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AFI research collection
Reference Type The Argus newspaper
Title Mr. Scullin to speak.
Town Melbourne
State VIC
Country Australia
Publication Date 04-04-1932
Citation Date
Page Number 6
Comments This very brief newspaper advertisement informing the public about a political gathering to be held in the Middle Park Picture Theatre points to a few very interesting facts about the cinema. First, the person who was to speak at this meeting held at the cinema on 4 April 1932 was Mr James Henry Scullin, then the leader of the Federal Labor party, who just three months prior to this meeting had held the office of Prime Minister of Australia (1929-1932). The meeting initiated a very active local branch of the Labor Party who from that moment on held regular meetings at the cinema. According to an article published in The Age on 20 September of the same year (‘Protest meeting at Middle Park’, p. 7), the sheer announcement of the Labor (then the opposition) protest meeting to be held at the cinema was enough for the government of the day to change its attitude in regards to the issue at stake. This just shows the effects these meetings held at the cinema had on the political life of the era.

Another interesting aspect to notice is that this was happening amidst the Great Depression that hit Australia in the early thirties, following the Wall Street Crash of 1929. No doubt, Middle Park then a working class suburb was greatly effected. The increase in unemployment meant that not many people could afford the luxury of watching “flicks” at the local picture theatre. At the same time the membership of the local branch of the Labor Party was increasing in numbers and the meetings held at the Middle Park Picture Theatre were regular happenings often attendant by the prominent figures of the Labor movement of the day (‘Labor Unity’, The Age, 25 January 1934, p. 10). The earnings made through these hires of the hall for political gatherings compensated for the drop in numbers of regular cinemagoers, and that could account for the cinema’s survival through the Great Depression amidst a plenitude of larger purpose built cinemas in the neighbouring suburbs, most notably Kinema (1920-1983) and The Park (1938-1962) in Albert Park, Eclipse (1924-1959) and Port (1913-1952) in Port Melbourne, and Victory (1921-1971) and Palais (1927-1970) in St Kilda.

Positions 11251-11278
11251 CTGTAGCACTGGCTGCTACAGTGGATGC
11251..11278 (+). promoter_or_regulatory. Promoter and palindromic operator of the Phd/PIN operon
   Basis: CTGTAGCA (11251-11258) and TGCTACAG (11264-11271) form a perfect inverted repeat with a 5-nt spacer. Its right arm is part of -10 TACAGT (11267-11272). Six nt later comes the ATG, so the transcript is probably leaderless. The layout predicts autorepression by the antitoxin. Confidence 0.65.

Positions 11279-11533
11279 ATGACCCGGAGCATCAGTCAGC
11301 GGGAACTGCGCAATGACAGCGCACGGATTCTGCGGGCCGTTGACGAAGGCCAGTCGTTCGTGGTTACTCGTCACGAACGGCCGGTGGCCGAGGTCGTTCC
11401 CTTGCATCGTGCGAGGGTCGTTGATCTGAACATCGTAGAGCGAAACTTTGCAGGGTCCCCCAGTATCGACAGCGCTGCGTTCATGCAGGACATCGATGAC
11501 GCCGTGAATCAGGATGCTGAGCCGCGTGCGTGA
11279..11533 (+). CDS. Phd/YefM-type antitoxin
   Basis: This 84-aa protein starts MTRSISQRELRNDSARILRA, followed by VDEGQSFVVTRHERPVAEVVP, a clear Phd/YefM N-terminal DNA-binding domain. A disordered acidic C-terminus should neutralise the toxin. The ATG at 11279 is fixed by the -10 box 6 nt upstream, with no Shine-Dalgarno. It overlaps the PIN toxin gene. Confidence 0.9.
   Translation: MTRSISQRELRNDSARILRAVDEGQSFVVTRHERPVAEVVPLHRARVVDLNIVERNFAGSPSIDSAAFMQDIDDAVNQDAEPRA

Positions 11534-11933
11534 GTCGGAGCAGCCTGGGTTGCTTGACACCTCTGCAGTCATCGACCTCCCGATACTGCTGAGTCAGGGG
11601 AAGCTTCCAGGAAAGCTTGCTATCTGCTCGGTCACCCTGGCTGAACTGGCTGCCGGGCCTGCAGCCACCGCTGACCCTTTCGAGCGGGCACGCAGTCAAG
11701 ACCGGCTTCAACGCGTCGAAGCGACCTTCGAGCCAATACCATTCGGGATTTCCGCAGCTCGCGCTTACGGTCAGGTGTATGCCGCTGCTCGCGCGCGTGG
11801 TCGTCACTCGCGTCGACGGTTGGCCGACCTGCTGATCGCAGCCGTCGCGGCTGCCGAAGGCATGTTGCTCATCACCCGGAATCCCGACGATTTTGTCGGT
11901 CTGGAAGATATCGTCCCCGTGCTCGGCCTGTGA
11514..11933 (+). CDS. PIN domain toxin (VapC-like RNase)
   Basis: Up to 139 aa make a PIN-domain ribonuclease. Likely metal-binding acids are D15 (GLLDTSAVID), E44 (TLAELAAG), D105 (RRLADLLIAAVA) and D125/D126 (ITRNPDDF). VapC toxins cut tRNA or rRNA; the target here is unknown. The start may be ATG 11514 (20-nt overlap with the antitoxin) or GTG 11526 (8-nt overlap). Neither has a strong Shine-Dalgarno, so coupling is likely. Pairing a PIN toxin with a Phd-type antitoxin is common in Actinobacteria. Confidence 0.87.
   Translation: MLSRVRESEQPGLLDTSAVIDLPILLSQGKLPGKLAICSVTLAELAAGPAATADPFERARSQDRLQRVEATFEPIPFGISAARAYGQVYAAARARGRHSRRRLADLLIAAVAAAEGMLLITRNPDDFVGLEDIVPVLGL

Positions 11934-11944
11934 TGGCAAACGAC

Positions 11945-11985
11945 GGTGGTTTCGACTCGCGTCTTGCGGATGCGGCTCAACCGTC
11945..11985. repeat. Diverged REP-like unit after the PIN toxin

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Synopsis This very brief newspaper advertisement tells of one other use of the Middle Park Picture Theatre that could account for its long survival as an independent cinema amidst a plenitude of larger purpose build cinemas in the neighbouring suburbs.
tags: Cinema Cinema and Politics Labor Party Melbourne Suburban Cinemas Melbourne Suburban Picture Theatres Middle Park Hall Middle Park Picture Theatre Middle Park Theatre Picture Theatre The Great Depression 
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